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Tuesday, August 21, 2012

Guest Post - Global Taxation of Cross Border E-commerce Income

The following guest post is from Professor Rifat Azam at Radzyner School of Law. It is based on his recent article published in the Virginia Tax Review (Spring 2012). He explores a new tax regime focused on the global economy. I think it is an interesting suggestion, particularly the focus on the need to look at things differently in our increasingly interconnected world and environment. What about a global source of revenues to address global problems such as climate change and helping more people to have access to adequate living conditions, including access to technology?  Professor Azam encourages readers to approach the idea with an open mind.  I agree. Bold ideas can hopefully get us thinking beyond the status quo and consider whether new approaches are needed for our new ways of living and doing business.

Below is his abstract with links to the full article.

Global Taxation of Cross Border E-commerce Income
by Rifat Azam sells tangibles, intangibles and services worldwide that totaled $34 Billion USD in 2010. At more than 97 million active users globally meet to sell and buy online in total amount of $62 Billion USD in 2010. Global clicks at contributed substantially to its $10.5 Billion USD revenues in Q4 2011. Global e-commerce turnover is expected to grow up to $963 Billion USD in 2013.
This article examines the taxation challenges of e-commerce and discusses the current responses at the academic level, national level and international level. This discussion concludes that the right answer to the challenges was not given so far and the need for a different response is essential in the age of e-commerce.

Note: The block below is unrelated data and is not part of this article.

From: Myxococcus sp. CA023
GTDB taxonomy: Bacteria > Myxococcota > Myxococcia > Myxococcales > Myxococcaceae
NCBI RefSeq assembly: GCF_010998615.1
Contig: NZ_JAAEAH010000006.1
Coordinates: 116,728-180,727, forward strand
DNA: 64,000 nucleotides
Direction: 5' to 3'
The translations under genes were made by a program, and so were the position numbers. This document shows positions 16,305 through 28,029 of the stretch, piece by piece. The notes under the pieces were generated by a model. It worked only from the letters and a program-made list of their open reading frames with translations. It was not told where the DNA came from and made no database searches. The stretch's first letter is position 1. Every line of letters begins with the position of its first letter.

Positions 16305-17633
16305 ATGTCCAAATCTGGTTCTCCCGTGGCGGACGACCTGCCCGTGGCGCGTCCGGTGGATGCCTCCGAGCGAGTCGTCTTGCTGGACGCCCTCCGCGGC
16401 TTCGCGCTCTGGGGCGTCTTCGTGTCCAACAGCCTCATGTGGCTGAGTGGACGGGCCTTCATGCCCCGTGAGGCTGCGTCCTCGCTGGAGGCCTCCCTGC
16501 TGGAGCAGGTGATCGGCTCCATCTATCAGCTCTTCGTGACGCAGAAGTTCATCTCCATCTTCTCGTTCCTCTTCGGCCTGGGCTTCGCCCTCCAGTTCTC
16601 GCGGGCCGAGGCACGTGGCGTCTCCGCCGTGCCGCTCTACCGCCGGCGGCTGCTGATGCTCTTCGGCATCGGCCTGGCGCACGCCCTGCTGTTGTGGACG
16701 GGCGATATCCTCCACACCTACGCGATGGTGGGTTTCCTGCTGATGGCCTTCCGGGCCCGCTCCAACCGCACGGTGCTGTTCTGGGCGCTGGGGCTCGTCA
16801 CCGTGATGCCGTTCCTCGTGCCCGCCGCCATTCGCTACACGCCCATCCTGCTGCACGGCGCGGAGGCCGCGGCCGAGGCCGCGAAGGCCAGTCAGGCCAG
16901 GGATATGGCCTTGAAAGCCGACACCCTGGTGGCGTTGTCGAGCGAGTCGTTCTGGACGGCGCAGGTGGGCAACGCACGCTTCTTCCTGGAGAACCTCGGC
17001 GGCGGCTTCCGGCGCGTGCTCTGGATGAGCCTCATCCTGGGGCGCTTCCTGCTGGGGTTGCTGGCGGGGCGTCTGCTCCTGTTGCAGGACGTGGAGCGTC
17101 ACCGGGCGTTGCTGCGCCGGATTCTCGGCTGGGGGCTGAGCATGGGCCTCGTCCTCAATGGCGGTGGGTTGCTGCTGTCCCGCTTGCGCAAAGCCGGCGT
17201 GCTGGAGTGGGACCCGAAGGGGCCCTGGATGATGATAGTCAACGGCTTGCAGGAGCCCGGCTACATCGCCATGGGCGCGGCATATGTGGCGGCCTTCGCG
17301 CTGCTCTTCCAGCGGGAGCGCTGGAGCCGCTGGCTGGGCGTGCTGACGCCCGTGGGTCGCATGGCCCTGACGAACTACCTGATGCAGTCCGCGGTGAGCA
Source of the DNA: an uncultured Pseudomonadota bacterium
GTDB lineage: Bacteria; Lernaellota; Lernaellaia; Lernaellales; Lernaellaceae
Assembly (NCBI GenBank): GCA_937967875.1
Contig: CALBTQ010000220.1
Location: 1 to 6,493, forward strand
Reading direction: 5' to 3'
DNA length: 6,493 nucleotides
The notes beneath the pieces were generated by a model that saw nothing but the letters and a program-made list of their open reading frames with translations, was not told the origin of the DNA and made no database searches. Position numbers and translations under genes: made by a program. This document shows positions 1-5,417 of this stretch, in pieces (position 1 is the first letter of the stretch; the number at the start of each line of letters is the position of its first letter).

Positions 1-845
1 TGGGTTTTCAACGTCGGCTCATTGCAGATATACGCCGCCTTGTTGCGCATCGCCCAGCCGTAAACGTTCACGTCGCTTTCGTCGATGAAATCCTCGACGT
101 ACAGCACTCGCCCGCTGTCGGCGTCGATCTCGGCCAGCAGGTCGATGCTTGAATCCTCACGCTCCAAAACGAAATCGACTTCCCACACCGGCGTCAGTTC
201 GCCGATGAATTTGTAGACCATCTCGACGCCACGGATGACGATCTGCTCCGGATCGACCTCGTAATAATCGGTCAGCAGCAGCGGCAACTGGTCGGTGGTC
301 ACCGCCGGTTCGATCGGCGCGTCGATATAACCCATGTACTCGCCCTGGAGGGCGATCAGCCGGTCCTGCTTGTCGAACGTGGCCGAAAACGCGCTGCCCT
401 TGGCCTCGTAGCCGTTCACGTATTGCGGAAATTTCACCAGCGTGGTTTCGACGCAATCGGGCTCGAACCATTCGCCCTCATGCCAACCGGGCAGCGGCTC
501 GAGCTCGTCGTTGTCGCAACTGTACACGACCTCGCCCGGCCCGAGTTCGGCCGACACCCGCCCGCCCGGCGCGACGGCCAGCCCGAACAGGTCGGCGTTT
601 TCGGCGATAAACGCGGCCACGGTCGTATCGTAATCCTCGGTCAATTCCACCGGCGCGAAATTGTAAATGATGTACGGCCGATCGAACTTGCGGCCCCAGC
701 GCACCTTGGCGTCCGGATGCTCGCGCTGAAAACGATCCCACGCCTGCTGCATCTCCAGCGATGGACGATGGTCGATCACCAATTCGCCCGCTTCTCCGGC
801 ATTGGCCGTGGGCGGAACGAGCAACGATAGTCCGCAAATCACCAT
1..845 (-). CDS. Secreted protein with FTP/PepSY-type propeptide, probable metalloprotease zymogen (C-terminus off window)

The article argues for the imposition of a global e-commerce tax on cross border e-commerce income and designs the details of the tax. Institutionally, this tax shall be levied and administered by a supra-national institution called the Global Tax Fund and the article sets a framework of the design of this new institution to be established by the countries in new international tax treaty. The proposal adds that the global e-commerce tax revenues shall be spent on funding global public goods, such as climate stability, and global communication infrastructures and so on.
A substantial normative work is done in the article to convince that the proposed tax is a good tax from tax policy point of view. The article makes the arguments that the global e-commerce tax to fund global public goods is legitimate, certain, efficient, fair and contributes to the finance of a genuine global need, ultimately concluding that the global e-commerce tax would be a desirable and plausible resolution of linked problems on both the income and the expenditure side of government functions.
Furthermore, the article responds to expected objections to the article's novel idea. It argues that supra-national taxation does not infringe tax theory. To the contrary, it goes hand by hand with the theory in the global era. As to state sovereignty objections, the article argues that sovereignty has changed and supranational regimes serve the new sovereignty.
 What do you think?

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